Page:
And the active participants in the riot have a proven track record as all of them were native Londoners rather than just landed foreigners. An average London youth seems to be a walking ‘multi brand advert’ wearing new generation ‘Adidas, Nike, Reebok and so called brand weights from head to toe. And fortunately or unfortunately they are ‘most entertained and least informed’ generation. They are frustrated not because of the global warming, or recession or food crisis in third world countries; they are frustrated and highly desperate simply because they are stopped and asked by the shop keepers for their age proving identity when they are about to pay for a bottle of alcohol. They don’t like to confront with the fact that they are below 18 and buying liquor is illegal. They are frustrated not because of the growing credit crunch, but simply because they are stopped and searched by the security when they are about a feet distance away to escape to the street with a stolen item in their pocket.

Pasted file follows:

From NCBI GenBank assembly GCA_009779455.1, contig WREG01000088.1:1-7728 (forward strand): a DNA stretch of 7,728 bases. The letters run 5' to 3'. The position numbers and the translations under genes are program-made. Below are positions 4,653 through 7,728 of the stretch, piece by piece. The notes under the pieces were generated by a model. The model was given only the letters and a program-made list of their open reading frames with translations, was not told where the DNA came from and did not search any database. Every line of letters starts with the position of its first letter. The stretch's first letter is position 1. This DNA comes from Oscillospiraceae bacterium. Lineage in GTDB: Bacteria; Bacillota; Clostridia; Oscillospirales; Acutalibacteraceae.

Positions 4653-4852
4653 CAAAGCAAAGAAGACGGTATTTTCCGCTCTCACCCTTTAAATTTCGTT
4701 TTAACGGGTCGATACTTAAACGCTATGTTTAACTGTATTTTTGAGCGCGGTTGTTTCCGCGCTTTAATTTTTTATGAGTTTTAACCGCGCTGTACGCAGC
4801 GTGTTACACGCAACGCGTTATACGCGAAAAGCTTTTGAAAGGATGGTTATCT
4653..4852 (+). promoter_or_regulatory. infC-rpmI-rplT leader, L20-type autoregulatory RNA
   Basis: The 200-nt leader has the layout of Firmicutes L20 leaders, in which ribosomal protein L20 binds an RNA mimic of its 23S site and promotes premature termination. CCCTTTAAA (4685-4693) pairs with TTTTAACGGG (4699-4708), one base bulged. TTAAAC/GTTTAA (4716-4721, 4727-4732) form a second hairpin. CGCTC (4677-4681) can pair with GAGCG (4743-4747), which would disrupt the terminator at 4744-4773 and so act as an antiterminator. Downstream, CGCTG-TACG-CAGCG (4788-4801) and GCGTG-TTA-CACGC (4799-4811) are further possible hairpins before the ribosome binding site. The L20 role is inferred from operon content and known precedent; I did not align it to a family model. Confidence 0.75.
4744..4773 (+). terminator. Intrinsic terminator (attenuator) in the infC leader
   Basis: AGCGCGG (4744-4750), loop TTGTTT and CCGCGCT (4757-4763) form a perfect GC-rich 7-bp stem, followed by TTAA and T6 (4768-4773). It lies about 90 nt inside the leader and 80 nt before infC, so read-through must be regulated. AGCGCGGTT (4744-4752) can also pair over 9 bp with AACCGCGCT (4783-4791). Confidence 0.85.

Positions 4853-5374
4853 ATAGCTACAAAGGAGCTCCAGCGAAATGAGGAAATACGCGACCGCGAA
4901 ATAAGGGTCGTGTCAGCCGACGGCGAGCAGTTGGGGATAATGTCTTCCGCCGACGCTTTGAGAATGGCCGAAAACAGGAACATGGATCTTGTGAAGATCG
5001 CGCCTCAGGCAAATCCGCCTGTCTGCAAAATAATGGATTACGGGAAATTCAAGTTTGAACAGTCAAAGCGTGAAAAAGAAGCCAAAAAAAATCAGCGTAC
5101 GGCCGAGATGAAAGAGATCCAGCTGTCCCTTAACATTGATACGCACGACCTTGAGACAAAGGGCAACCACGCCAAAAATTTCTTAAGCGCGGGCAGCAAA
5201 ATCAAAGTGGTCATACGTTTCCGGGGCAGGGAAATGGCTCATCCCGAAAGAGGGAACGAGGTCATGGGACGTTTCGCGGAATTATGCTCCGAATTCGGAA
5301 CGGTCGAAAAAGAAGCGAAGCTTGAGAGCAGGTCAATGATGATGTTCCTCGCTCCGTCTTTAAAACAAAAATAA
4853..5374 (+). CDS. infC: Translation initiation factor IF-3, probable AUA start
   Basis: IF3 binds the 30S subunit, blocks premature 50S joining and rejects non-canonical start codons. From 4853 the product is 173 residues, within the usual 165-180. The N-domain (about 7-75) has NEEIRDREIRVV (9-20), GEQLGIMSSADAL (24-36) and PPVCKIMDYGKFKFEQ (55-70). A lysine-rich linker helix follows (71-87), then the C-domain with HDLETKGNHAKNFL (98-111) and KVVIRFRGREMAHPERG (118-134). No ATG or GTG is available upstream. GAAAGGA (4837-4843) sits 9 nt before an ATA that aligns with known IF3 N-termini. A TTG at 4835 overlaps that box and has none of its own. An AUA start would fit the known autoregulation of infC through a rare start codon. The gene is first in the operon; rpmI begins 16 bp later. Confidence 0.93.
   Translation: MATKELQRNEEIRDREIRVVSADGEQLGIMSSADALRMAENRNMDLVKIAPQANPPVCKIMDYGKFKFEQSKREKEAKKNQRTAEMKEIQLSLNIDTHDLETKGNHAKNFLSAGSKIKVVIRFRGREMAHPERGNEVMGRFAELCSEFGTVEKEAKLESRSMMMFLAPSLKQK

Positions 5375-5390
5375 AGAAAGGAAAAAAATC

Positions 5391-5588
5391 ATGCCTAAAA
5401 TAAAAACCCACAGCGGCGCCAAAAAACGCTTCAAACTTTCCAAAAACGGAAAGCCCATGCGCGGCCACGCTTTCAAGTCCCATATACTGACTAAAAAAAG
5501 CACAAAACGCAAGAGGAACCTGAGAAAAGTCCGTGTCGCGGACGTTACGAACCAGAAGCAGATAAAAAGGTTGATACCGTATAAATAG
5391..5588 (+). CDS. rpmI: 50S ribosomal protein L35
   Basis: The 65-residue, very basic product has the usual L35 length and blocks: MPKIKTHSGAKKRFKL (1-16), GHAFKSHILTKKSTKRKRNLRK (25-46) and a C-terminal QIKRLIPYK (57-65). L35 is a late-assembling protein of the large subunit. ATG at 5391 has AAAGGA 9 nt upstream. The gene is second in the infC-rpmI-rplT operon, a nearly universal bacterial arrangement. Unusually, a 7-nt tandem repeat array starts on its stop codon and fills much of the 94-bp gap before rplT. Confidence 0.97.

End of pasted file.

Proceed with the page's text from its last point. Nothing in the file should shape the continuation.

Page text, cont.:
London has to work hard to restore the normal life and to rebuild the wrecked city. As the ‘Olympics’ is only a few months away, it is important to ensure the internal security and infrastructural safety. Another good Monday will reopen the streets of inner London. Time will heal all the chaos and uncertainties. Tomorrow will never be the same for sure and of course another bad week will be added to the history of the great city. But above all one thing will remain the same, and that is the first week of August in 20011 was an awful week. I am not sure whether the answer to the question that ‘what made London riotous’ will ever be debated or not...!!